>Lights Camera Action 18.06. 2014
>Lights Camera Action
Taplow House, a housing block within the notorious Aylesbury estate, southeast London, named after Taeppa’s Low, a 7th Century Anglo-Saxon burial mound 29 miles west along the River Thames, this 1960’s housing development, famous for the Channel 4 ident, the one where the camera pans across desolate concrete walkways. The regeneration is underway, a project that will see Taplow House disappear in 2024. On the mezzanine level one faces northwards across the Old Kent Road viewing the Shard, the Bermondsey gentrification is half a mile away, it’s like standing on a boardwalk by the beach watching the tide inexorably wash in.
This raised street once featured a laundrette and shops but has been boarded off, here these spaces didn’t last long, closing only a matter of years after opening unable to compete with East Street Market. Viewing these spaces now is a powerful experience, something from our very recent past beginning to be eroded, at the outset of the archeological process, the stratigraphy full of common sights. One space, burnt out by an electrical fire, all of its electrical sockets melted and a fine even layer of soot now covering all surfaces, the room becoming a carbon pad, with traces of hand and boot prints of anyone who has broken into the space since, a Cueva de las Manos, of sorts.
But how to respond to these spaces? Louisa Minkin and I had recently joined Andrew Jones and a team of archeologists from Southampton University on a project to data scan and capture the British Museum’s Folkton Drums, neolithic carved objects. We had brought Winchester School of Art’s 3D scanner and Andrew had arrived with RTI scanning equipment.
These were different ways of engagement with the objects and throughout the day the carved white faces on the drums, were projected through LCD screens, of cameras, laptops and phones.
RTI, Reflectance Transformation Imaging, was going to be important for the Folkton Drums (discussed in this blog post), solid chalk cylinders with a linear relief of hatched lines, raised chevrons, incised triangles, circumferential lines, demarcating a surface that required scrutiny. Here the programme turns multiple images from different light sources into a single navigable frame creating a mathematically enhanced image that is able to be re-lit, a hyper-textured surface account of the object. Lights, Camera, Action, this cue might be apt for the capture stage of RTI, as the performance begins, a flash gun being recurrently repositioned around the subject, of the multiple flashes lighting the object, paparazzi style. An enduring image was of these small humble four-thousand year old faces brought into the limelight for the briefest of encounters.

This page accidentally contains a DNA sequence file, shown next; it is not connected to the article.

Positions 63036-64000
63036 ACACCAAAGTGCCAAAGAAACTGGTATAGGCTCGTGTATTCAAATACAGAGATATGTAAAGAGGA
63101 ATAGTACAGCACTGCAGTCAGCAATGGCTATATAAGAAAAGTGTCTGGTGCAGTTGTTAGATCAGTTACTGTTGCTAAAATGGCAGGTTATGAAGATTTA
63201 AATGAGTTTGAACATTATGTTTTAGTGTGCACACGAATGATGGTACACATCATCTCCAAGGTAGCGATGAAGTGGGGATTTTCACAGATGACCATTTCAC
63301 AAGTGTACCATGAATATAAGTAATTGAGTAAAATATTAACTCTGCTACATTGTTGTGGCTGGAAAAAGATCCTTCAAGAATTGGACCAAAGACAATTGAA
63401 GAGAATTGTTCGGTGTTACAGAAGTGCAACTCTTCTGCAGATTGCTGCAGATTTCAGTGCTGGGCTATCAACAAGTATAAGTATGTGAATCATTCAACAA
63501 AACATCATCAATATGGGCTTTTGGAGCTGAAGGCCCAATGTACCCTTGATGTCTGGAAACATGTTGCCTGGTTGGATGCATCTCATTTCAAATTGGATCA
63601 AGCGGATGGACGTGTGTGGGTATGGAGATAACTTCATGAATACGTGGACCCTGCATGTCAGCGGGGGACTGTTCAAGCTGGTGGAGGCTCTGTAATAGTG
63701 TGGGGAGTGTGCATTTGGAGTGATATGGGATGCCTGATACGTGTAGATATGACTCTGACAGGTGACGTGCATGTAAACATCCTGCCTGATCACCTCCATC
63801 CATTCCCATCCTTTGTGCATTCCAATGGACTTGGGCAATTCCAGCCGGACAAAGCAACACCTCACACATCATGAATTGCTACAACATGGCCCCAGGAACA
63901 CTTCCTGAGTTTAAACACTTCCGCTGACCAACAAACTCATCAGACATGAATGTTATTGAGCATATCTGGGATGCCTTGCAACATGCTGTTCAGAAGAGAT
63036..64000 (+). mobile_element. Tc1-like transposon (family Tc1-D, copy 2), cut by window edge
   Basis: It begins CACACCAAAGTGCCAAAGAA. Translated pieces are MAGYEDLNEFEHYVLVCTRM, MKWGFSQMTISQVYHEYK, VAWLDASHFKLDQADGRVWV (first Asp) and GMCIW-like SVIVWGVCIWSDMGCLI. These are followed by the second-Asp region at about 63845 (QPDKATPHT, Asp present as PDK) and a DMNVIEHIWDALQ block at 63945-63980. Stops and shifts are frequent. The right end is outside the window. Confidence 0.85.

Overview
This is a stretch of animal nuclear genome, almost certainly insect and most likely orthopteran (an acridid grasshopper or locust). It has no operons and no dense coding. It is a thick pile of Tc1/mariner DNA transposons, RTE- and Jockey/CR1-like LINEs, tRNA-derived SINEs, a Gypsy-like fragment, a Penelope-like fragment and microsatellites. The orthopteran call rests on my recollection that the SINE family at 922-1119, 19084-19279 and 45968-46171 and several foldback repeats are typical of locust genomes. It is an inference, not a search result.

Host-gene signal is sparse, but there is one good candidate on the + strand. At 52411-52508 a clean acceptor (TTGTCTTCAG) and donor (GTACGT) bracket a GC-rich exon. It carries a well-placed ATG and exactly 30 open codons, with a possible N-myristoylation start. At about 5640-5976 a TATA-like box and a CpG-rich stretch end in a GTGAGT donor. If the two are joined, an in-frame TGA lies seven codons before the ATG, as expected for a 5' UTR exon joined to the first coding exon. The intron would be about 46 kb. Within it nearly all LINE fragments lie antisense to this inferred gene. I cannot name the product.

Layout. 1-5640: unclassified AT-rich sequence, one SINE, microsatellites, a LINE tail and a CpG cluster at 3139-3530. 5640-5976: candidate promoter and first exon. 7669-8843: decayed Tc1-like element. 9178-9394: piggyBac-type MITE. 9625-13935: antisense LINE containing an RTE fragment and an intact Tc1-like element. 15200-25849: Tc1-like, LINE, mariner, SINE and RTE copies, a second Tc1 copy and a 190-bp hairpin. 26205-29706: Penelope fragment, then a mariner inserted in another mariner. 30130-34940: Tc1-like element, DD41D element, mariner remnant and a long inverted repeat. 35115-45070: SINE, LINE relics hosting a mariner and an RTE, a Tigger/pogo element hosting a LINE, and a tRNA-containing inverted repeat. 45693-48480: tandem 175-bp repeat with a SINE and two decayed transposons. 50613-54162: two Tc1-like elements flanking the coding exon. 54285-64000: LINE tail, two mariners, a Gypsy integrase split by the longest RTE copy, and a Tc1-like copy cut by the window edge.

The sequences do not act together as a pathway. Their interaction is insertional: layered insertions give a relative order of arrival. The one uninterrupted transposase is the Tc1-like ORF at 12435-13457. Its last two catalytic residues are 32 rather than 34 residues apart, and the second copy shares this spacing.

To take the RTI process into Taplow House was to explore both the process and the site, pitch-black rooms were explored with the flash gun, still lives of discarded bottles revealed through a stroboscopic activity, further revealing the performance of the capture phase, and later the magic of the processing phase as the shadows traced by the flash become conjoined in the program as clouds and ripples and traces, leading us to think what is RTI really capturing? I keep returning to Manet’s A Bar at the Folie Bergere in response to this, the optical trick within the painting obscured by the myriad of refracted light from the bottles, wine glasses and mirror. The derelict cab office, is a warren of spaces, with a typical pillar box hatch separating the entrance from the offices. Here we attempted to capture the whole space with the technique and by placing the key ball upon the apex of the hatch between the different sides to the space the image becoming like a sundial, the shadows arcing out of one space into another.
The project is ongoing, its outcomes are open, thanks at this stage must go to ASC studios and Darren O’Brien for allowing access and also to Nicole Beale, Gareth Beale, Paul Reilly, Marta Diaz-Guardamino, Lena Kotoula, and Andrew Jones, we hope that this project will continue to help share practice between the two disciplines and continue this rich vein of collaboration.
University of Southampton Digital Humanities Blogpost